Millions of volunteers opened their homes and showed solidarity with Ukrainians
Joint op-ed by
Margaritis Schinas - EC Vice-president on Promoting our European Way of Life
Mariya Gabriel - EU Commissioner for innovation, research, culture, education and youth
Since Russia’s invasion of Ukraine started on 24 February, more than 6.5 million people from Ukraine have sought refuge in the European Union. The majority are women with school-aged children, having had to leave their belongings, loved ones, and a stable life behind.
As Ukraine’s immediate neighbours and allies, we in the European Union know we have a unique responsibility to help. From the very first moment of this crisis, our priority was to ensure that Ukrainian children and families feel welcomed in the EU. This is why millions of volunteers opened their homes and showed solidarity from day one. The epitome of that solidarity has been the activation for the very first time in history of the EU’s Temporary Protection Directive – a tool allowing us to grant an immediate protected status to the millions fleeing the war.
Part of that status is a right to education: all refugees from Ukraine who are under 18 years old and eligible for temporary protection have the right to education and training within the EU’s education systems: starting with early childhood education, primary and secondary schools, and initial vocational education training.
Welcoming so many children on short notice in our education system was a common responsibility. We managed to ensure a smooth and welcoming process for all pupils and educators. Not least because we know about the importance of a stable daily routine and direct contacts with other children. In particular, traumatised children need to be able to participate in learning, alongside their peers, and be supported by appropriate teaching strategies.
There are two, considerable challenges, we have faced in this respect: in most cases, children have to learn the language of their host country in order to participate in class. But at the same time, we also want to give them the opportunity to retain their own language and keep their culture alive.
We are very conscious of the need for Ukrainian children and young people to stay connected to the Ukrainian curriculum, educational content and language. This will enable them to go back to Ukraine and continue their studies as soon as it is safe. Ukraine’s youth is Ukraine’s future.
At the same time, welcoming so many Ukrainian refugees into the European schools and universities is a tremendous opportunity for sharing our European way of life and preparing Ukraine’s youth on their European path.
Very good cooperation with our Ukrainian counterparts has been instrumental to all we are doing. Schooling in Ukraine resumed, where possible, as of 14 March with the help of distance learning. Digital education and distance learning can offer short- to mid-term solutions for Ukrainian refugee children as they guarantee a level of education continuation. Working with the Ukrainian Ministry of Education, we have therefore ensured that Ukrainian school material is also available to pupils present in the EU.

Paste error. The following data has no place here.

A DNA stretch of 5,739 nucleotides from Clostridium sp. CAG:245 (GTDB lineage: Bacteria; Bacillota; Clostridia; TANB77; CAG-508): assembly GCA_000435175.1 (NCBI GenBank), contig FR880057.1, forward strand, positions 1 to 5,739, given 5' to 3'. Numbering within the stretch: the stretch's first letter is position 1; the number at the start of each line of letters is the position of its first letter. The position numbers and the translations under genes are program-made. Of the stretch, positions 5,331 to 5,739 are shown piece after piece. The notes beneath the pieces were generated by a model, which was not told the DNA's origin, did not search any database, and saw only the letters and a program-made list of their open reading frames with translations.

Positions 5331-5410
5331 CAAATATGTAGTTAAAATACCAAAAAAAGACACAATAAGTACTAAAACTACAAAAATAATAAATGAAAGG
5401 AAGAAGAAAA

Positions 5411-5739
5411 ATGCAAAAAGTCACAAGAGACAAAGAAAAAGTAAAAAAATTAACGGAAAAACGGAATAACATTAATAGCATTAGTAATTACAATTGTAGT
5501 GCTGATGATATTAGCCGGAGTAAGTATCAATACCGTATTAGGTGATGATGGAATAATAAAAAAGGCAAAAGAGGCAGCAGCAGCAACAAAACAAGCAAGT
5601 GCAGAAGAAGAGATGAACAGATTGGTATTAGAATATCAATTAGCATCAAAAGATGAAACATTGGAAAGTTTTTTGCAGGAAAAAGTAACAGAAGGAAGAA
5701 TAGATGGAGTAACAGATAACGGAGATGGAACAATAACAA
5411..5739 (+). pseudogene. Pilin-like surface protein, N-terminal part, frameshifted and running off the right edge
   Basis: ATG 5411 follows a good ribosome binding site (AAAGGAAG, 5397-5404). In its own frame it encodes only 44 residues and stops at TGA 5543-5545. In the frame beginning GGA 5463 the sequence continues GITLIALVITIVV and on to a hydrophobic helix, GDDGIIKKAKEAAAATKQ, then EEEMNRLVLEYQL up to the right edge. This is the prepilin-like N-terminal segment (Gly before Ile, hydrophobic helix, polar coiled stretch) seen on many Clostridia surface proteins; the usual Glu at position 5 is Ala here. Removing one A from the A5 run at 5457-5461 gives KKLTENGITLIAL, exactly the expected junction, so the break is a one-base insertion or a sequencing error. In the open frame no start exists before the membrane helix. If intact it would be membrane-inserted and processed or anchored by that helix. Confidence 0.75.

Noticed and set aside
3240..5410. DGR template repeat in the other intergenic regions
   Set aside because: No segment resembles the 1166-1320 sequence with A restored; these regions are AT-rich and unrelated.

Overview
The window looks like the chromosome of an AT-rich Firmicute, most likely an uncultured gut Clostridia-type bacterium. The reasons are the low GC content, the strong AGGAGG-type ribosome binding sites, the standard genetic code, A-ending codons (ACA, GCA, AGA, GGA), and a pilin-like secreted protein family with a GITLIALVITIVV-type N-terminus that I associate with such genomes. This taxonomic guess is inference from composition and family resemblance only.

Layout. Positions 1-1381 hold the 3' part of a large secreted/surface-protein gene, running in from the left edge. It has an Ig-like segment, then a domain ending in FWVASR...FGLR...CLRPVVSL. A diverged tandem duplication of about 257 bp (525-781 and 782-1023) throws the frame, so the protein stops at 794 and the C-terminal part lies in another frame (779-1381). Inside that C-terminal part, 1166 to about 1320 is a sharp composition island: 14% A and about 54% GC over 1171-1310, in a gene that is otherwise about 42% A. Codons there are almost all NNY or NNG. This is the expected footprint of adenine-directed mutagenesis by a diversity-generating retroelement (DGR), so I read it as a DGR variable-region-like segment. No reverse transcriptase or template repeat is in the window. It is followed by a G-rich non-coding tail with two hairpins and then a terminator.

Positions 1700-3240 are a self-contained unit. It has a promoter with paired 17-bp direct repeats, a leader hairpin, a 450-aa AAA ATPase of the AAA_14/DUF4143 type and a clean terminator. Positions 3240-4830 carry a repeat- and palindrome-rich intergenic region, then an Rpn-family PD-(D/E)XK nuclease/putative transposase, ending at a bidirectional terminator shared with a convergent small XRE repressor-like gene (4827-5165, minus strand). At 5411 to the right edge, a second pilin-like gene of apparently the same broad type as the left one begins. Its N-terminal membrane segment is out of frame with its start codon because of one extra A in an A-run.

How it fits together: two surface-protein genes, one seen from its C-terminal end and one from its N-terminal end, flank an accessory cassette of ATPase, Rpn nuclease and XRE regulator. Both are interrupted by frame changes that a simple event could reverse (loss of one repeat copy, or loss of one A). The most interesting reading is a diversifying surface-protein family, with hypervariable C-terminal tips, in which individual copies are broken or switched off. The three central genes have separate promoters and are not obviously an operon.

There are many teachers amongst the refugees from Ukraine, and different fast-track mechanisms are in place to recruit them. Exchanges with the Ukrainian authorities make it possible for Member States to verify education documents in official databases, as administrative barriers for entry into the profession and recognition of prior qualifications have been removed by many countries.
Whether the teachers are from the EU or have fled Ukraine, the Commission provides free resources and information to support all of them in their daily work on the online platform for school education and training, the School Education Gateway. In addition, dedicated discussion groups foster peer-to-peer support for teachers and pupils in Ukraine and neighbouring countries, with more than 3,000 teachers from Ukraine participating in eTwinning.
The European Commission is also mobilising EU funds to support our Member States as they receive and integrate refugees from Ukraine. This includes the Commission’s programme to support education, training, youth and sport in Europe, the Erasmus programme. Through this programme, Ukrainian students abroad receive support adjusted to their needs.
All these joint efforts by the European Commission and the Member States of the EU have the same goal: ensuring continued learning and education for all pupils, whether in the EU or in Ukraine. And helping educators throughout the EU to provide this education under the best possible conditions. As this school year ends, we can confidently say that we are ready for the autumn, and that our schools will remain a safe haven for all pupils, whether they are refugees or EU nationals.
Every war is a war against children. Ukraine can count on the European Union to support and protect the future of its proud nation. Ukraine and the European Union defend the same way of life, the same model of society, the same values and principles. And our solidarity is a fundamental pillar of our partnership – present and future.